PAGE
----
Lesson One: An Introduction to Blissymbols. Douglas Crockford cс Blissym Language Institute It is easier to learn to read and write in. From the book: A simple system of logical pictorial symbols which can be operated and read like 1+ in all lanuages. It can be typed and printed and used. The Book to the Film ‘Mr. Symbol Man’, Charles K. Bliss with contributions by Shirley McNaughton, Semantography-Blissymbolics Publications.
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The Book to the Film ‘Mr. Charles’s work was discovered by Shirley McNaughton, a teacher in Toronto who was searching for a symbol system that could be used to give the tools of language to severely handicapped children.
It turned out that Charles’s language actually worked. Children could learn Blissymbolics more easily than learning to read and write their own native languages. A documentary film was made about Charles and the work in Toronto, called Mr. Charles produced this paperback, hoping to use the documentary to generate broader interest in Blissymbolics. Charles was a chemist in Vienna. He was captured by the Nazis and sent to the concentration camp at Buchenwald.
Semantography (Blissymbolics): A Logical Writing for an Illogical World
He managed to get released and escaped to England. His wife was a German citizen, so could not join him there. The only place on earth that would accept both of them without documentation was Shanghai. In Shanghai, Charles was a filmmaker. Some of his footage can be seen in the documentary Port of Last Resort. Charles attempted to learn Chinese. He loved the pictographic and ideographic aspects of it, but was frustrated by its complexity.
He got the idea to make a 20th century ideographic language that could be produced with a modified typewriter. It would be easy to learn, and could become an international second language. He called it World Writing. After the war, they moved to Sydney.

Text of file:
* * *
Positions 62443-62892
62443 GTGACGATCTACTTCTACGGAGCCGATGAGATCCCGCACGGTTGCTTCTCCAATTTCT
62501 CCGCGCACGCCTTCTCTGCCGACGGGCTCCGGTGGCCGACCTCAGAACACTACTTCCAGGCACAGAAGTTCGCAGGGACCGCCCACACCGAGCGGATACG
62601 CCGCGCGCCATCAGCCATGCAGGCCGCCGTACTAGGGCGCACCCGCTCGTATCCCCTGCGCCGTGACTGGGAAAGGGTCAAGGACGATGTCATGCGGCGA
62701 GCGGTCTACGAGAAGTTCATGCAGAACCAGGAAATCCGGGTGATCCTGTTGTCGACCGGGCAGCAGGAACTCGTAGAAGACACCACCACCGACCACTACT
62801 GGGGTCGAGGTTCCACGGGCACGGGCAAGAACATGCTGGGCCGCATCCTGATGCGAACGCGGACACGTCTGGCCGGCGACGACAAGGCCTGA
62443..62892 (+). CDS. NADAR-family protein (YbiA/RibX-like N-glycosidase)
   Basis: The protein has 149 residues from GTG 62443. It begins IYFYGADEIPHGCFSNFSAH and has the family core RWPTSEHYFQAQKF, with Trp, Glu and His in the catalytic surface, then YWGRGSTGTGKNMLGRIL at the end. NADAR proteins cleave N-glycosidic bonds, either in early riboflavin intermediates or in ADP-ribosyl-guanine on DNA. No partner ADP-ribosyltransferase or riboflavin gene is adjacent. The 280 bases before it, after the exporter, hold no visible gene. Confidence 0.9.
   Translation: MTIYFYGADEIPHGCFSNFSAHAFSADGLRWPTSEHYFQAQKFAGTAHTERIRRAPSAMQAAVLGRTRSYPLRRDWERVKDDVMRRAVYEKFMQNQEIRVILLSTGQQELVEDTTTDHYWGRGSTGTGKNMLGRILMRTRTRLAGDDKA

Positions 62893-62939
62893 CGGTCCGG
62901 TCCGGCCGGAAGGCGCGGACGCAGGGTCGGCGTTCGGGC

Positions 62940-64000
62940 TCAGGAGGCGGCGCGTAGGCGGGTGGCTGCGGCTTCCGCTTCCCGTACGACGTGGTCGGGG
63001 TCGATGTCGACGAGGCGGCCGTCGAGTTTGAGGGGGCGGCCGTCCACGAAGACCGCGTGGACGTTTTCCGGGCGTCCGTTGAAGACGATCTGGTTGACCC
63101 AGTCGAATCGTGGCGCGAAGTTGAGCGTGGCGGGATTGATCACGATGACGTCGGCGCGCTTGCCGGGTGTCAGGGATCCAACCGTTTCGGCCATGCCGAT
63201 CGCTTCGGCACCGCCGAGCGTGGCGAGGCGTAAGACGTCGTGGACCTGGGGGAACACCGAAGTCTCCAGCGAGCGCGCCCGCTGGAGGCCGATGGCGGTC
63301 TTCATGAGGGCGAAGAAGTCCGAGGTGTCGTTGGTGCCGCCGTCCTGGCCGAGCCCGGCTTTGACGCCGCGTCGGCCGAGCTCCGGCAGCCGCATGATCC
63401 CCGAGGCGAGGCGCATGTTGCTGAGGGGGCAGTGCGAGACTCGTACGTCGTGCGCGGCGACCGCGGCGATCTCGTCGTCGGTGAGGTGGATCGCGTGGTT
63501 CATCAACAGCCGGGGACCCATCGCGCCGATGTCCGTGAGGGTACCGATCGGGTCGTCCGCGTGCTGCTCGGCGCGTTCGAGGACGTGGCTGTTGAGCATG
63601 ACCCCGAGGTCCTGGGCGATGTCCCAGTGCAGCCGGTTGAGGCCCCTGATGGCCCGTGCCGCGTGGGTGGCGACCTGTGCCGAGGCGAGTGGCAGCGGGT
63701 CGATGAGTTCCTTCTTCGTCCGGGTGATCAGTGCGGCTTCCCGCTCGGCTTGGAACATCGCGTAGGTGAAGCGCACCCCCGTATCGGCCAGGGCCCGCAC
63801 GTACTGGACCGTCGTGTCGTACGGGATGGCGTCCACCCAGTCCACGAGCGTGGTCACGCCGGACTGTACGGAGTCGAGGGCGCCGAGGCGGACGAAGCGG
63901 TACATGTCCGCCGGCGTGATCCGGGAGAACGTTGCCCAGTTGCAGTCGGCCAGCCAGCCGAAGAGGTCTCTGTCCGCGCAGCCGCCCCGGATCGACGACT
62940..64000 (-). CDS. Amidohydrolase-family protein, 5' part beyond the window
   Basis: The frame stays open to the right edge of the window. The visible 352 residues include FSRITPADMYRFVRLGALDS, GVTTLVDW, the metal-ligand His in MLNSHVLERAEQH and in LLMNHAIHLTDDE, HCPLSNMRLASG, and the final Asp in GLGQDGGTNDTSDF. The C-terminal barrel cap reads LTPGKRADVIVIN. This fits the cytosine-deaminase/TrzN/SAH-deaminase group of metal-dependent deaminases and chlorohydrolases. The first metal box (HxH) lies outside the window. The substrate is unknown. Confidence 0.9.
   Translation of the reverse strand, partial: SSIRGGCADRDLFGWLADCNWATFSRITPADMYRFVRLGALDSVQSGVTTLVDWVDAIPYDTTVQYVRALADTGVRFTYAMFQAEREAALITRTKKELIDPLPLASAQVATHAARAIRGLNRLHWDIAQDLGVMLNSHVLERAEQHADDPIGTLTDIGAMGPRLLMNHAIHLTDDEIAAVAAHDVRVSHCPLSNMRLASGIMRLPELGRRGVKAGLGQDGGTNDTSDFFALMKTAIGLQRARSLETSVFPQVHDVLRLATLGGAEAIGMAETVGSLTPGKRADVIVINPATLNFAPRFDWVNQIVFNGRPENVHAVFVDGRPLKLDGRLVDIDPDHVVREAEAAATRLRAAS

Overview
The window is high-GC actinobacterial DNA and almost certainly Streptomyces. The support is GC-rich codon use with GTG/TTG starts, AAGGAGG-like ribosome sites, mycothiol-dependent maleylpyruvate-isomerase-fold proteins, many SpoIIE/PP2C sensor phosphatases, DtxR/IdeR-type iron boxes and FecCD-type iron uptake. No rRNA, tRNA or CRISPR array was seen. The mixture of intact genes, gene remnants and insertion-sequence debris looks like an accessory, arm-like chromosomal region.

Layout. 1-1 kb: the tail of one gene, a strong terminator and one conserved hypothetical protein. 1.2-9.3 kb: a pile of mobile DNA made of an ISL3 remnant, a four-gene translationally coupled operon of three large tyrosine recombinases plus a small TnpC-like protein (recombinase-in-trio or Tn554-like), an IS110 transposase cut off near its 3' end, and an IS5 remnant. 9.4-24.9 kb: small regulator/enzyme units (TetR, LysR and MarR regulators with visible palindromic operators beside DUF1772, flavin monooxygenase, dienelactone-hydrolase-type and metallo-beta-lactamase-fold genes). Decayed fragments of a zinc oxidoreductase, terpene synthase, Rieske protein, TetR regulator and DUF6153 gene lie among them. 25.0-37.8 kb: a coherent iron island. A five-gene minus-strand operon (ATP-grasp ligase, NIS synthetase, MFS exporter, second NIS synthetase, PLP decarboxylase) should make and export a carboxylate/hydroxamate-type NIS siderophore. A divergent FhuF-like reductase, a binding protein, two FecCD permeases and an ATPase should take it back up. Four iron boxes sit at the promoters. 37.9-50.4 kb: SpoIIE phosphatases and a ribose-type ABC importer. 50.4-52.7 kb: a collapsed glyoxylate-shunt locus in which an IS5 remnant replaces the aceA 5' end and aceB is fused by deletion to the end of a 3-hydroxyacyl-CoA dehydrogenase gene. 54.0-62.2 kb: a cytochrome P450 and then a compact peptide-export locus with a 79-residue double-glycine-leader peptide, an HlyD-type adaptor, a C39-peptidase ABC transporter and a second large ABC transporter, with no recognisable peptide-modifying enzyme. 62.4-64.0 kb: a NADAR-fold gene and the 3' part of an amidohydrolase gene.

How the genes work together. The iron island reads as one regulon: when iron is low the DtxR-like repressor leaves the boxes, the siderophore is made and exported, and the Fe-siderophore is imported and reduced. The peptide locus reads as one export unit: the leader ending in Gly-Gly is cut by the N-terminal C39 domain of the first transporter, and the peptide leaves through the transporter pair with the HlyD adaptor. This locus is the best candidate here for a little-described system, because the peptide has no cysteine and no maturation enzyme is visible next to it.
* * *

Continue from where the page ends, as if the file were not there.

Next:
In his spare time, Charles haunted the libraries, reading on language and semantics, and wrote the first draft of his book. Unable to find a publisher, he self-published the first draft in three volumes. Julian Huxley and Semantography. This is a reprint in one volume of International Semantographywith some new material and an index.
The Encyclopedia of Semiotics. Oxford University Press, Martin Krampen observes rightly that there is a continuous scale from highly schematic to highly pleromatic pictures and that this scale is independent of the one going from high degrees blisshmbolics iconicity to total conventionality, as are the corresponding processes of historical change.
It should be noted, however, that decreasing pictoriality does not necessarily mean decreasing iconicity.
In addition to mere depictions, Blissymbolics contains at least two types of iconic signs. Indeed, rounded, bpissymbolics shapes as well as triangles pointing upward have been shown universally to indicate femininity, whereas the opposite shapes stand for masculinity.
I find it surprising that a well respected encyclopedia blissymbolisc a discipline which has its origin in the science of signs is almost completely devoid of illustrations. In this article, Sonesson has three columns in which to present Bblissymbolics. He does not show any blissymbols. Instead we get a petroglyphic penis and vagina, respectively, and an argument between Wallis and Krampen, who I am sure are fine scholars, but I can’t find any evidence that they are knowledgeable about Blissymbolics.
The Cambridge Encyclopedia of Language. Cambridge University Press, Bliss developed his system in the s. The first edition of Semantography was published in Dreyfuss generously gave Bliss two pages at the front of this book to introduce his symbol system.